July 17, 2017
July 7, 2017
By Helen Anders | July 18, 2016 | Culture
When more than a million winged nocturnal creatures summer in Austin, things can occasionally turn upside down.
During the warm months, tourists line the Ann Richards Congress Avenue Bridge at sunset to watch the bats take off in search of their evening meal.
The sign outside Forever 21 at Barton Creek Square this spring couldn’t have been more blunt: for the safety of our customers, we are currently unable to open the store due to a bat.
Well, of course, due to a bat. Out-of-towners might have been befuddled, but to Austinites, nothing makes more sense than a store having to close because there’s a bat hanging out inside. Every year, from March through November, 1.5 million Mexican free-tailed bats summer beneath the Ann Richards Congress Avenue Bridge (bat-friendly because of the many small built-in nooks and gaps). It’s the obligation of every tourist in town to line up along the bridge at sunset and applaud in wonder as the bats swoop out in one massive dark wave.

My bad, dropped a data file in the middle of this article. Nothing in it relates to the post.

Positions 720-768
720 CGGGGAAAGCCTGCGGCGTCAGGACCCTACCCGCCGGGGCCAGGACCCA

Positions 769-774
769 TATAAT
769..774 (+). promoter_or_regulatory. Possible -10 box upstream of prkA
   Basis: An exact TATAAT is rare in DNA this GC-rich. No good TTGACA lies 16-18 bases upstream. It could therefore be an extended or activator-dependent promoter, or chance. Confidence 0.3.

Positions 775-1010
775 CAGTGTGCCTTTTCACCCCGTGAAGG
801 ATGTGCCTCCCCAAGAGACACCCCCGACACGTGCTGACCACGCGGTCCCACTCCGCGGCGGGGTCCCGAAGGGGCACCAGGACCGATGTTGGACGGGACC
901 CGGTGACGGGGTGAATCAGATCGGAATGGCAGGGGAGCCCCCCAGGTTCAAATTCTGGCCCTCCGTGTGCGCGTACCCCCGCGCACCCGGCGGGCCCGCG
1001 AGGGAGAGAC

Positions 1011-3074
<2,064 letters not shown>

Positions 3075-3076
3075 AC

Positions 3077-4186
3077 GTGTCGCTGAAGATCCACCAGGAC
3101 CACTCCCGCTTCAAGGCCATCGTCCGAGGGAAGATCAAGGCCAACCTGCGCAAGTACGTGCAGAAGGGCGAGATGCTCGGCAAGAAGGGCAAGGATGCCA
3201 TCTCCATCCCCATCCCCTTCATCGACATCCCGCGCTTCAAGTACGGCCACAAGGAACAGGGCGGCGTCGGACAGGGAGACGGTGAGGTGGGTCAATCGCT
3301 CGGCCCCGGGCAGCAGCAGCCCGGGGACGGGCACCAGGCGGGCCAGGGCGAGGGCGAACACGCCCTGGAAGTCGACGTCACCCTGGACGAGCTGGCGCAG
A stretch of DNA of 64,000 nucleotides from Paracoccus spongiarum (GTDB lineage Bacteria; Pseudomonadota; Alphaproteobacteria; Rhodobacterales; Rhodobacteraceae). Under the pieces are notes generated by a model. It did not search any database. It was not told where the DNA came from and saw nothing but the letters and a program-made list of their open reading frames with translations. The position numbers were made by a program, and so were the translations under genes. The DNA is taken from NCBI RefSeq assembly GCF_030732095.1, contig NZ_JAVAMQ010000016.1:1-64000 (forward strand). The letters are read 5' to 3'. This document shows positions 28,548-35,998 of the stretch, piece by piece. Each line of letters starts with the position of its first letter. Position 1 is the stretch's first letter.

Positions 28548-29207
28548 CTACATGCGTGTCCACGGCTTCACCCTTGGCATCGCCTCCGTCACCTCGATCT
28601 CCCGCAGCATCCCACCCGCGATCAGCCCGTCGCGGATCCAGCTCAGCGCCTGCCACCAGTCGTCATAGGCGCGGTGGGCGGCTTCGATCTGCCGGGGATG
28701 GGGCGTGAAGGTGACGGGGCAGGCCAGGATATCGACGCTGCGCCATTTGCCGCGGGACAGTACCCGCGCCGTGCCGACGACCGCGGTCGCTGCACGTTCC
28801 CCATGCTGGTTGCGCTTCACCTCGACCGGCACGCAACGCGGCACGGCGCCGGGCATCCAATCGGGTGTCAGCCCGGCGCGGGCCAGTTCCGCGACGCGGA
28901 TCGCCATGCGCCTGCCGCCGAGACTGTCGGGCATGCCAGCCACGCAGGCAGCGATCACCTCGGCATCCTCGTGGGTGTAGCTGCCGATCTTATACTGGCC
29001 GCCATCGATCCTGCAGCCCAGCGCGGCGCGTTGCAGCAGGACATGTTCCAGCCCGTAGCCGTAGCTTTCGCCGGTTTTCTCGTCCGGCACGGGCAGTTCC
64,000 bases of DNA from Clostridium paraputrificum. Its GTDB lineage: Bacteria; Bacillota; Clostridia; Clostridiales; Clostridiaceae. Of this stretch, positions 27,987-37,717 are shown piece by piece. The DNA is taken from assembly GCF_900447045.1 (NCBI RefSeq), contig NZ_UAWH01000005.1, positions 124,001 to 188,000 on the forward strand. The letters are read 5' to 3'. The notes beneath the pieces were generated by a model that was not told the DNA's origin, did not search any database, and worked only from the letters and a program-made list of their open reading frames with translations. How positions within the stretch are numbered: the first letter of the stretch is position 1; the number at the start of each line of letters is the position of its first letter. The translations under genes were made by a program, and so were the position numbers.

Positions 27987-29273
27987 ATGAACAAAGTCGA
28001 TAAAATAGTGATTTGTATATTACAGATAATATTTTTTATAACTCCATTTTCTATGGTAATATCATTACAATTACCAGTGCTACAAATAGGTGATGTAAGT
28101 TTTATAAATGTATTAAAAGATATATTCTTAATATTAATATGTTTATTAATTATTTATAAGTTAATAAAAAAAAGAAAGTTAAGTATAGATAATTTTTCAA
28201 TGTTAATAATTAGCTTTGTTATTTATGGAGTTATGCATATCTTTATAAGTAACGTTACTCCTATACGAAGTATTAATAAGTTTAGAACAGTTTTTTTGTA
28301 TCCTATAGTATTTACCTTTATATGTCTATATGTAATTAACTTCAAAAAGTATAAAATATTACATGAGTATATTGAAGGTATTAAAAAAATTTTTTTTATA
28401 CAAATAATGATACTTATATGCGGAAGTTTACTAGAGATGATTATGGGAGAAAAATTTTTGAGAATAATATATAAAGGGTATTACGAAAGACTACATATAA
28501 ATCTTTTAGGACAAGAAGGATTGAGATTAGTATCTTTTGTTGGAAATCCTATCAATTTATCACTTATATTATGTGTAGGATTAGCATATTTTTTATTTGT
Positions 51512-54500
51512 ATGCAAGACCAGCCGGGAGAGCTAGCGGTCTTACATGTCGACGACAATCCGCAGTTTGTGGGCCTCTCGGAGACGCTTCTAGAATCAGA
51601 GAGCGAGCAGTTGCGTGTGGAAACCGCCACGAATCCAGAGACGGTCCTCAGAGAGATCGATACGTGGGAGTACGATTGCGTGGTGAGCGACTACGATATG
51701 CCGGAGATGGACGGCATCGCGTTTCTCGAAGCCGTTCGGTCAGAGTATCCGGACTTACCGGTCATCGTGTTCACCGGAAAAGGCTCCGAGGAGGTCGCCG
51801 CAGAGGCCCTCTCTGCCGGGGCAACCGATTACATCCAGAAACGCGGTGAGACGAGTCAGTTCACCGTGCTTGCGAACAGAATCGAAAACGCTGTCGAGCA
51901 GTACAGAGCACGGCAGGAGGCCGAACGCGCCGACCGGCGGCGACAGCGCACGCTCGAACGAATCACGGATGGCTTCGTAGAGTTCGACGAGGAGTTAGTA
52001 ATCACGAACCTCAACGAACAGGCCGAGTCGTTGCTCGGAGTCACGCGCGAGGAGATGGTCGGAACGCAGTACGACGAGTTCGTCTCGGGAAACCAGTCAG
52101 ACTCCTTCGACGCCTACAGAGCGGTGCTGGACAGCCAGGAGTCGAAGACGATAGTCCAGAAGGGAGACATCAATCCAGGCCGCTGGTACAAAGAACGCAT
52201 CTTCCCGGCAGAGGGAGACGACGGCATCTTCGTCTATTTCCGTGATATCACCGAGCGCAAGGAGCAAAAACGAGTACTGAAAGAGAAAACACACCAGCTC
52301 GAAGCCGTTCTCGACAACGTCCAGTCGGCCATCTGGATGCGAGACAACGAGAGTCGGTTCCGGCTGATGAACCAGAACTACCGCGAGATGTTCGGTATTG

Austin is the bats’ version of La Jolla. So, inevitably, they wind up in stores and restaurants. You’ll even see signs in the elevators at Seton Memorial Hospital: don’t touch the bats! Construction workers replacing mortar on the West Sixth Street Bridge recently brought their work to a screeching halt when they ran into a bat colony; they had to switch up the pipes so the bats could get in and out safely. Yes, we Austinites truly love our bats. A bat statue at South Congress Avenue and Barton Springs Road honors our favorite winged mammal, as do sweet programs such as the nonprofit Austin Bat Cave, which teaches children and teenagers to write.
We are a city of nocturnal creatures. Just go to Sixth Street after 2 am and watch the masses trying to find their Uber. And then drive by Magnolia Café and note the line forming under the sorry, we’re open sign. But our bats serve a purpose that their night-loving counterparts do not (that we know of): They eat mosquitos. That’s definitely worth a statue.
PhotograPhy by wallyg and reader of the Pack; Photo illustration by Jeremy deveraturda